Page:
Category Archives: Food + Wine

The Forgotten Wine

I’ve often heard stories of places, magical places, beyond San Francisco where temperatures rise above 70 degrees for extended periods of time, known as seasons. I once had relatives visit from Michigan who packed nothing but shorts to wear, ignoring our warnings that San Francisco is not a very warm place and the weather is usually a crapshoot.

So when I imagine myself in warmer places, what am I drinking? It’s complicated. I could choose a white or sparkling wine but that’s too obvious, deep down I really want a nice chilled Rosé – she’s that pretty girl that no one asks to the school dance despite her killer moves. I forget about Rosé myself and get annoyed when I realize it.  Rosé has all the great red fruit and floral aromas we love about red wine and the bright acidity we love about white wines. A good Rosé will pair well with meat (especially pork) and seafood (move over Sauvignon Blanc) and mop the floor with many pasta dishes and Mexican dishes.

I can’t think of a single place in the wine world that doesn’t make Rosé. It is usually made using whatever the dominant red variety of the region is, like Syrah for Rhone Rosés, etc.  Rosés are usually made by either “bleeding” juice off from fermenting red wine, a technique known as Saignée, or by allowing only brief skin contact .  Cheap Rosés are made by mixing red and white wine – skip those.

Long story short, don’t forget about Rosé – she likes to boogie.

Wild Wines – Rhone Rangers Grand Tasting – March 27, San Francisco

You know it’s a good day when you manage to sample some of California’s cutting edge wines and eat some stomach charring Sonoma Jack Habanero Jack cheese in a single afternoon. Woo hoo!

The Rhone Rangers are a hardy band of intrepid domestic producers dedicated to promoting the Rhone’s 22 grape varieties, I challenge you to find friendlier bunch of vintners. Big names like Ridge, Pride and Tablas Creek showed off their smaller production gems and rising star Pax Mahle of Wind Gap, fresh off the cover of Wine and Spirits Magazine, showed off his cool climate Petaluma Gap Syrahs. I even got a chance to catch up with one of my favorite winemakers Gideon Bienstock, proprietor of the Sierra Foothills’ Clos Saron.

If there was a downside to the event, it was that many of these great wines aren’t widely distributed so I encourage all of you to take a trip out West and track some  of these vintners down. I give the reds (Syrah, Petite Sirah, Grenache and Carignane) a solid “A” for restraint and complexity. In other words, the best producers traded overt black fruit flavors for more subtle earth, meat and pepper characteristics and maintained a mouthwatering acidity that would make a vegan toss a steak on the barbecue.

The whites were harder to pin down. Marsanne and Roussanne wines battled big alcohol and sometime lost. Qupe’s Roussanne was particularly great, as was Clos Saron’s Carte Blanche. From San Francisco, the Rhone Rangers tasting takes its show on the road and makes its way to Seattle and Washington. Visit http://www.rhonerangers.org/ for more information.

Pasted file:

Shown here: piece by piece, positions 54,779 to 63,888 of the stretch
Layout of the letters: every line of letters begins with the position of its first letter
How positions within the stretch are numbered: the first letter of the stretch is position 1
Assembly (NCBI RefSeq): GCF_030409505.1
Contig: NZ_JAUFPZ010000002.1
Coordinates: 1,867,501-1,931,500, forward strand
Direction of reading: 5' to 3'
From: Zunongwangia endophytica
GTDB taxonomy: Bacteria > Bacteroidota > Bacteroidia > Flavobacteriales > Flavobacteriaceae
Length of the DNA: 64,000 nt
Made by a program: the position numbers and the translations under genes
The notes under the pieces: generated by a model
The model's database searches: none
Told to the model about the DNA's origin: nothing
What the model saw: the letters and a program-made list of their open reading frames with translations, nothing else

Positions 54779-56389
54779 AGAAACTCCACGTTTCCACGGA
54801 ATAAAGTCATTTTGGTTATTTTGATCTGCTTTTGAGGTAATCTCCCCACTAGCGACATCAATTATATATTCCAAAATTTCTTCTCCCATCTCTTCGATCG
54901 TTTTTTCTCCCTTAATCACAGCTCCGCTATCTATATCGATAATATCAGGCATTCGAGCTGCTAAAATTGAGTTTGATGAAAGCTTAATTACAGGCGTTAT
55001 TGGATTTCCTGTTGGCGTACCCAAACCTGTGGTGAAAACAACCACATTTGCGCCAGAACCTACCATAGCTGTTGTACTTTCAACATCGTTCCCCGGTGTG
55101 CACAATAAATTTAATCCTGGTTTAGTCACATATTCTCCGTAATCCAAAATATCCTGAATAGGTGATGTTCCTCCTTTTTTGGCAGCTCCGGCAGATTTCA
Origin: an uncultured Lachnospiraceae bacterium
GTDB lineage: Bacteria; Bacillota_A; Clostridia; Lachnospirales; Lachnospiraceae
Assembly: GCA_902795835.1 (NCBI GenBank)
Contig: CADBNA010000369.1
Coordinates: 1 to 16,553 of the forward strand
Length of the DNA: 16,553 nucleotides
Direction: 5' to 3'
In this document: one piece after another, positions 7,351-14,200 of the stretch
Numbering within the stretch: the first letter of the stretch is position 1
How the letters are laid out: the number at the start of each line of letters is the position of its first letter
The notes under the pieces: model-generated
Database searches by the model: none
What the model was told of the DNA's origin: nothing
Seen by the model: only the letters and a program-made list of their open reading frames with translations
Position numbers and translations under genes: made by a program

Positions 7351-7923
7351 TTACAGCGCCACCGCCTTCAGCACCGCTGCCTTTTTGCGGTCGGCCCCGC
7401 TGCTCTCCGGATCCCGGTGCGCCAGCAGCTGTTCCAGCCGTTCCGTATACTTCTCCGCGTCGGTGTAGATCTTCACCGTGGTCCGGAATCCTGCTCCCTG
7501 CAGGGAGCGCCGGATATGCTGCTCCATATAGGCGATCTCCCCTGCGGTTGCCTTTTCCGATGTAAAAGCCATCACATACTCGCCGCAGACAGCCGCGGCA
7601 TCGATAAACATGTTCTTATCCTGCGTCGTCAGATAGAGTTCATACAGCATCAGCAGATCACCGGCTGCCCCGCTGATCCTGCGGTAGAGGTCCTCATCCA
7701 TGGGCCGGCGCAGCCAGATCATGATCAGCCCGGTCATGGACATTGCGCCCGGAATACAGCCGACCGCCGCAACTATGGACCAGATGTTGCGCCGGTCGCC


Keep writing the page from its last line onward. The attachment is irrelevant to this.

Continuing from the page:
Take a look at some of the Rhone Ranger member wineries we offer. Boony Doon, Ridge, Tablas Creek, JC Cellars and Clos Saron.  Although not listed as a member winery, I also highly recommend Donkey and Goat’s Rhone varietal wines.

Salud – Alma Leon-Reveles 

Clos Saron's Gideon Beinstock

Wine & Chocolate Pairing

Two of life’s greatest pleasures can be the hardest to pair together. Wine and chocolate are both decadent and pleasurable and a delight to have together,  when done correctly.  Sweet chocolate with tannic wine can make the wine taste bitter and is a match to avoid. You need to balance sweet with sweet – a good rule of thumb is: keep the wine as sweet as the chocolate.

regalechocolateHere is a quick guide to which wines go well with types of chocolate

White Chocolate
Lots of sugar here, and very little cocoa, so pair white with white – try Ice wine, sweet Muscat or a sweeter style Riesling.

Milk Chocolate
Try a ripe and juicy Pinot Noir from California or a dessert wine, like an Australian “sticky.”

Dark Chocolate
The one that pairs best with red wines, try Zinfandel, Merlot, Cabernet Sauvignon (preferably ones that are not too tannic, unless your cocoa content is high).

Chocolate desserts
Yum… chocolate dessert. From cake to mousse to souffle, chocolate desserts are popular and delicious. Port is a classic for all types of chocolate – truffles, cakes, etc. All sorts of port, but particularly tawny port, due to the nutty flavor, matches well chocolate desserts. Try also Australian Muscat, Banyuls or another fortified wine.

Since many of us pull out some chocolate while we are still enjoying the red wine from dinner, it’s not a set rule so don’t shy away from testing and tasting. Some chocolates have added flavors – cherry, orange or nuts. A few that I’ve had that tasted delicious recently:

Chateauneuf-du-Pape with cherry flavored dark chocolate (60%) – this would probably go well with Pinot Noir, too.
A Margaux (Bordeaux) with orange flavored dark chocolate (70%) sticks
An Italian super tuscan  blend with hazelnut dark chocolate (60%)

Whatever you choose to do, enjoy them both!

Wines for the tailgate